My burning bush is just 2 ft tall. The leaves are sparse compared to the height of the shrub. Is this normal? I've been feeding it every spring but the growth is so slow. I live in zone 5-6 and it's planted in full sun. Any advise you can give is much appreciated.
This article describes a variety that grows extremely slowly. "'Rudy Haag’ is a slow growing diminutive form of the bush that will get only 5 feet tall in 15 years."
I bought about 10 burning bushes that were 4 to 5 inches tall, little or no leaves. This was a year ago. They haven't grown that I can tell and very, very few leaves. Some have no leaves. Are they dead or really slow growers?
Did the ones without leaves ever have leaves? If not, I would say they may be dead. You can give them the scratch test to see. Burning bushes are moderate growers and you should have seen some growth by now.
Check the stems for signs of scale or fungal issues.
You may need to apply Neem oil to combat both. Also check their cultural needs in the article below to be sure they are getting enough sun and water.
I’m moving soon from central Illinois to central California and I would love to take some Burning Bush trimmings to plant there. Will Burning Bush tolerate California climate?
California spans USDA zones 5-11. This means that burning bush will grow in every part of California. The question becomes whether the area that you are moving is in the upper portion of that range. If this dips into zones 8-10, the shrub will become highly invasive, and introducing something like this to this particular region will be very irresponsible and potentially illegal depending on local regulations.
To answer your question, yes. It will tolerate the move. Sometimes a little too well.
Here is an article that will help you to know more about these shrubs:
We are Zone 6 (Michigan) These bushes are on the west side of our garage so they get afternoon sun. They are not 'mulched with bark but with stones'. Not sure what is going on with them. We've had plenty of rain.
That last sentence sums it up quite well.
These have been overwatered. This can be very hard to know since it is covered in stones. This will hide the soil so that you cannot see how dry it is, and can hold it more moisture. I would recommend using actual mulch, or even none at all with these shrubs. They are quite drought tolerant, but will succumb to disease, easily.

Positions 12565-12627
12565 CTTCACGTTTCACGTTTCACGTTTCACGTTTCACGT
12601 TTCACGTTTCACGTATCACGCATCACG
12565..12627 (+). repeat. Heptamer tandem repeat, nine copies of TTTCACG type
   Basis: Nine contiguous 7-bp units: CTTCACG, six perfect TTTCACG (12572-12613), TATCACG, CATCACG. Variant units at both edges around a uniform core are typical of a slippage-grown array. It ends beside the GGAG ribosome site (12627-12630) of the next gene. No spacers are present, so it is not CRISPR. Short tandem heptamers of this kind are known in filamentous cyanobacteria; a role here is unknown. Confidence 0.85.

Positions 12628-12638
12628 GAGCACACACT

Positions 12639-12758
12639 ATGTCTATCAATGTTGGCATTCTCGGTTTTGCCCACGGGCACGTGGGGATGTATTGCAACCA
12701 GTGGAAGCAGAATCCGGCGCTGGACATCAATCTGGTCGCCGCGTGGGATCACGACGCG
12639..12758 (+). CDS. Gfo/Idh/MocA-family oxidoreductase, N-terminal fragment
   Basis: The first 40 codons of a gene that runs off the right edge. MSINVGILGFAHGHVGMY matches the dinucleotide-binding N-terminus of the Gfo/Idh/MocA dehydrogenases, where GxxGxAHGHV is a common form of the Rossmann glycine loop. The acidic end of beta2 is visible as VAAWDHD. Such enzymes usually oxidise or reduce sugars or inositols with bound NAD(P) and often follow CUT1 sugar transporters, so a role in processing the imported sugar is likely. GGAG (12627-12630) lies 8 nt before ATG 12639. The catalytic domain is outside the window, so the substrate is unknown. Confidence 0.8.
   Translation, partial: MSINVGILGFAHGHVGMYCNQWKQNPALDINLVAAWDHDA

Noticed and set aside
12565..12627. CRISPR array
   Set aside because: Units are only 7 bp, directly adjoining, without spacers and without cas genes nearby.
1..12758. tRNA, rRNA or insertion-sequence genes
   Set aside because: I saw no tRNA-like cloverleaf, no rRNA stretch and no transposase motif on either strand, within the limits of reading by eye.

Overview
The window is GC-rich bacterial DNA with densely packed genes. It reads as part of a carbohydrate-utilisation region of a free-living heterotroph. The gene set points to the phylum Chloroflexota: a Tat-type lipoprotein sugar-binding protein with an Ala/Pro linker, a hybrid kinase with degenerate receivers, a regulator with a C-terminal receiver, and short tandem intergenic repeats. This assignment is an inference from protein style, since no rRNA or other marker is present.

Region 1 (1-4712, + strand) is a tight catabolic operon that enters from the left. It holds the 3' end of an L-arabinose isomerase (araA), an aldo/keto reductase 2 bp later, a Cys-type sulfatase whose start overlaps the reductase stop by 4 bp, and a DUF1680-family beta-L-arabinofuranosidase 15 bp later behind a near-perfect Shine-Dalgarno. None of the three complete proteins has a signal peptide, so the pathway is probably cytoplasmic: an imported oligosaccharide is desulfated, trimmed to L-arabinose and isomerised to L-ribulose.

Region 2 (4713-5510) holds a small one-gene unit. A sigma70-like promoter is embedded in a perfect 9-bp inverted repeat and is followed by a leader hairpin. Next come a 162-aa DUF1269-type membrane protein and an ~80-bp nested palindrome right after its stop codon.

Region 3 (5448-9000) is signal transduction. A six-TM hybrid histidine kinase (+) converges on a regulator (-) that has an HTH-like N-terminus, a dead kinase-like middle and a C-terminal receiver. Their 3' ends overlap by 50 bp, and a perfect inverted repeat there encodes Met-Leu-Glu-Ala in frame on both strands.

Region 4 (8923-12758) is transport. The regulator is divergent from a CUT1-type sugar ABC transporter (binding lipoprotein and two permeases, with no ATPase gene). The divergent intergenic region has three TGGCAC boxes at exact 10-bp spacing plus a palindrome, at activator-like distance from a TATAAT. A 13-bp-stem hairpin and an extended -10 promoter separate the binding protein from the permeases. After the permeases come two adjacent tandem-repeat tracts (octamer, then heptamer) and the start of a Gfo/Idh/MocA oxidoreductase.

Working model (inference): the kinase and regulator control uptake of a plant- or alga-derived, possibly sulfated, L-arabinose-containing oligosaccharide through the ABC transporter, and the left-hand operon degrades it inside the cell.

At this time, you will need a fungicide. Biofungicides can help keep the soil from getting too infected, as well.
Here are some articles that will help:
Live in zone 5, burning bush has been growing for years and it is stunning in the fall. Last winter it was damaged in the middle from the snow. Is it possible to trim the center and have it fill in in the next few years?
Burning bush responds well to trimming, even severely cutting it back to within 3 inches of the ground to rejuvenate the shrub. It's best to wait till late winter or early spring to prune, however.
Here are more pruning tips:
I tried rooting cuttings but they either got mouldy or just withered away. Want to try with seeds but your website is not clear about putting seeds in a jar full of sand, whether it should be damp or dry, jar sealed or unsealed, seeds layered between layers of sand, etc. Also will seeds from a miniature or dwarf burning bush reproduce true to the parent plant or could they result in a full size bush? In other words is a dwarf bush a hybrid or a separate species of its own? Thank you in advance.
Seeds from a dwarf or miniature would be a hybrid and therefore the seedling won't be true to the parent plant.
You can mix the seeds in a moist jar of sand with a lid or in a plastic ziploc bag. Keep them in the fridge for 3 months for stratification. They need the cold dormancy before they will sprout.
In the spring, plant them outside after frost or start them indoors.
Planted burning bush that has been grafted onto a tree trunk last fall (September timeframe). Bush did not get to bright red, which I expected with when it was planted. However, it never lost its leaves and currently has them still (end of April). They are brown and dry but have not fallen off. The tree is showing new growth, but no new leaves yet. Do I need to remove the leaves or with they fall of on their own? Tree was winter watered regularly and fertilized with tree and shrub mix in early spring.
The picture is quite blurry, so it is difficult to get a good look at the damage. Most trees and shrubs will need watering to be halted throughout the winter, and this looks to be damage from overwatering.
Pruning anything dead off will help, as long as it is completely dead. Doing too much pruning will result in the loss of the grafted top, however.
Here is an article that will offer information on the care of the shrub: